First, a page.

The box member has a split lockdown ring in the bore thereof which is inherently biased to an expanded position and which has a plurality of dogs thereon which are adapted to cooperate with grooves on the pin member when the lockdown ring is moved to a locked position. An actuator sleeve is slidably mounted in the bore of the box member and has a wedge portion on its lower end which cooperates with the lockdown ring to move said lockdown ring to a locked position. The actuator sleeve has ratchet shoulders thereon which cooperate with ratchet grooves in the bore of the box member to lock the actuator sleeve in its downmost position. The actuator sleeve is moved downward in the bore of the box member by fluid pressure exerted downward through the first flowline which forces a piston-like, setting tool which is in engagement with the actuator sleeve to move downward within the bore. The setting tool is removable from the bore of the box member by a wire-line tool which is lowered and raised through the flowline.

A shifting sleeve is slidably mounted in the bore of the box member and is adapted receive a positioning tool on a tool string through said flowline which when moved upward will cause the shifting sleeve to engage the actuator sleeve to release the ratchet shoulders from the ratchet grooves so that the actuator sleeve can move upward to unlock the lockdown ring.

Threaded into the lower end of the bore of the box member below the lockdown ring is a manipulator nut which carries both resilient seals and a soft metal, chevron-shaped seal. Downward movement of the actuator sleeve will also force the lockdown ring downward to thereby compress the soft metal of the chevron-shaped seal to provide the primary seal between the box member and the pin member. The resilient seals are also compressed radially to provide secondary seals between the box and pin members. The nut has slots in the lower surface which are adapted to be engage by a retrieval tool which, in turn, is operable from a remotely operated vehicle (ROV) once the subsea connector has been released and the box member has been raised from said pin member. Once the retrieval tool engages the nut, the first flowline is rotated to unscrew the nut. A new nut with new seals thereon can then be reassembled into the box member by reversing the above procedure. This allows worn or damaged seals to be remotely replaced without ever bringing the connector to the surface.

In one embodiment of the present connector, the box member and the pin member of the connector has a plurality of radially spaced passages therein which extend substantially parallel to the respective bores of the box and pin members. As the box member lands onto the pin member, respective passages in the box and pin members will align to establish fluid communicate between said respective passages. A pod-type seal is positioned around the outlet of each passage in the box member which, in turn, slides over and aligns with the inlet of a respective passage in the pin member to provide a seal therebetween.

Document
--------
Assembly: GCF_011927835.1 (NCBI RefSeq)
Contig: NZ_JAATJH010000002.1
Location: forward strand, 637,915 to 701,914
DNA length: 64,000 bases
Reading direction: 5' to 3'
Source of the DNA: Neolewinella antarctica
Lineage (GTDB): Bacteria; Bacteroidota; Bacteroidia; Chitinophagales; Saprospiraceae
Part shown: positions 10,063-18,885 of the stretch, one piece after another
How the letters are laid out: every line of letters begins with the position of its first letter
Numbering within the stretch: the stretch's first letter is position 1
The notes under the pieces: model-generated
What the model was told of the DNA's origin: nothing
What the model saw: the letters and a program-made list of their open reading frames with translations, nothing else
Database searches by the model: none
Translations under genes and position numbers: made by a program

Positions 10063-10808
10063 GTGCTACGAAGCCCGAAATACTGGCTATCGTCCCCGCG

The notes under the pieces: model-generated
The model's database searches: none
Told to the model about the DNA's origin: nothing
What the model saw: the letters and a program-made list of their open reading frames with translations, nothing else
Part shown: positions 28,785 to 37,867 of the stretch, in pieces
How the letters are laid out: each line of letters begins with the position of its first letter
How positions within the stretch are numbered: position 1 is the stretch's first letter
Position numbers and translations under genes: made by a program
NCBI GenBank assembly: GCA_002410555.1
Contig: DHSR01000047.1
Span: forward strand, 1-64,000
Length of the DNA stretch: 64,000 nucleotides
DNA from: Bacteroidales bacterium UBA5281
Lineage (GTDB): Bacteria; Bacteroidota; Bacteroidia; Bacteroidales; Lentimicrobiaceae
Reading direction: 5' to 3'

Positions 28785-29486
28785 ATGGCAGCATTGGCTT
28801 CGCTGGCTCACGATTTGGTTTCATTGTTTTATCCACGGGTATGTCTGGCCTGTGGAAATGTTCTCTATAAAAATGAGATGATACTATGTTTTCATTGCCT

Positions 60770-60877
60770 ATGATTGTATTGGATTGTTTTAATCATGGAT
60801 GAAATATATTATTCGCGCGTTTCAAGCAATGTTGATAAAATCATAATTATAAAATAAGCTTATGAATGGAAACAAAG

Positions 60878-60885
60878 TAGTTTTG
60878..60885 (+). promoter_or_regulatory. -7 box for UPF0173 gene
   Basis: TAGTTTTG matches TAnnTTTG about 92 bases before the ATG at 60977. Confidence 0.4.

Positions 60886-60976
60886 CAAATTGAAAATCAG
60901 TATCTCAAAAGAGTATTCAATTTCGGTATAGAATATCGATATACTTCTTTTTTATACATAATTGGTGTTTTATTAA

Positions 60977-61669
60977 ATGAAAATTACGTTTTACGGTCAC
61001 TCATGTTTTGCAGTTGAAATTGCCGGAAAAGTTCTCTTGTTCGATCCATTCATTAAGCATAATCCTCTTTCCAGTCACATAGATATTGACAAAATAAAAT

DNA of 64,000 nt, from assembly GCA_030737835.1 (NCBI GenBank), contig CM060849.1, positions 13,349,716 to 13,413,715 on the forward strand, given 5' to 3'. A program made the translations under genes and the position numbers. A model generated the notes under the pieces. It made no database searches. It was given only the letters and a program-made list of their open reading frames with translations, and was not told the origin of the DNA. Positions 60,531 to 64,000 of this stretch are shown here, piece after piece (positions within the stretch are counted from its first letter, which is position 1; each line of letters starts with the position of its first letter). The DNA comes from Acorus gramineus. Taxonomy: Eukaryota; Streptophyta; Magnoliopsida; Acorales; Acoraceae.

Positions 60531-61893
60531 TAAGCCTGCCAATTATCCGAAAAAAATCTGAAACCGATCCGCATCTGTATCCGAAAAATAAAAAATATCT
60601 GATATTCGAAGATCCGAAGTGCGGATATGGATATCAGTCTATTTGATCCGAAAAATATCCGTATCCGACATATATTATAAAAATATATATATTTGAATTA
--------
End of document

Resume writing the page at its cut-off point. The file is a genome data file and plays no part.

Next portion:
BRIEF DESCRIPTION OF THE DRAWINGS

The actual construction, operation, and apparent advantages of the present invention will be better understood by referring to the drawings in which like numerals identify like parts and in which:

FIG. 1 is a perspective view of a typical environment, e.g. a marine compliant riser system, in which the present invention may be used;

FIG. 2 is a sectional view of the land base and riser connection of the marine riser of FIG. 1; FIG. 3A is a sectional view of one embodiment of the subsea connector of the present invention with the connector in an open or unlocked position;

FIG. 3B is a sectional view of the connector of FIG. 3A with the connector in a closed or locked position;

FIG. 4A is a sectional view of another embodiment of the subsea connector of the present invention showing the upper portion of the connector and the setting tool within the connector in an open or unlocked position;

FIG. 4B is a sectional view of the connector and setting tool of FIG. 4A in a closed or locked position;

FIG. 5A is a sectional view of the midportion of the connector and setting tool in an open or unlocked position;

FIG. 5B is a sectional view of the connector and setting tool of FIG. 5A in a closed or locked position;

FIG. 6A is a sectional view of the lower portion of the connector in an open or unlocked position;

FIG. 6B is a sectional view of the connector of FIG. 6A in a closed or locked condition; and

FIG. 7 is a perspective view of the seal retrieval tool in position adjacent the connector of the present invention.

BEST MODE FOR CARRYING OUT THE INVENTION

To better understand the present invention, a brief description of a typical environment in which the flowline connector of the present invention is likely to find widespread use will first be set forth. Referring more particularly to the drawings, FIG. 1 discloses a typical compliant marine riser system 10 in an operable position at an offshore location. Riser system 10 is comprised of a lower rigid section 11 and an upper flexible section 12. Flexible section 12 is comprised of one or more flexible conduits which connect to respective first or peripheral flowlines 21 on rigid section 11 and which extend from buoy 13 to the surface of the water where they are connected to floating facility 14.

Rigid section 11 is affixed to a base 15 which in turn is present on marine bottom 16. As illustrated, base 15 includes a platform structure 17a, (sometimes called a "strongback") which is positioned over and spans subsea production equipment 18, e.g. a subsea atmospheric riser manifold (SARM) such as disclosed in U.S. Pat. No. 4,398,846. The production from one or more subsea wells 19 is connected to SARM 18 by submerged flowline 20 for production through riser.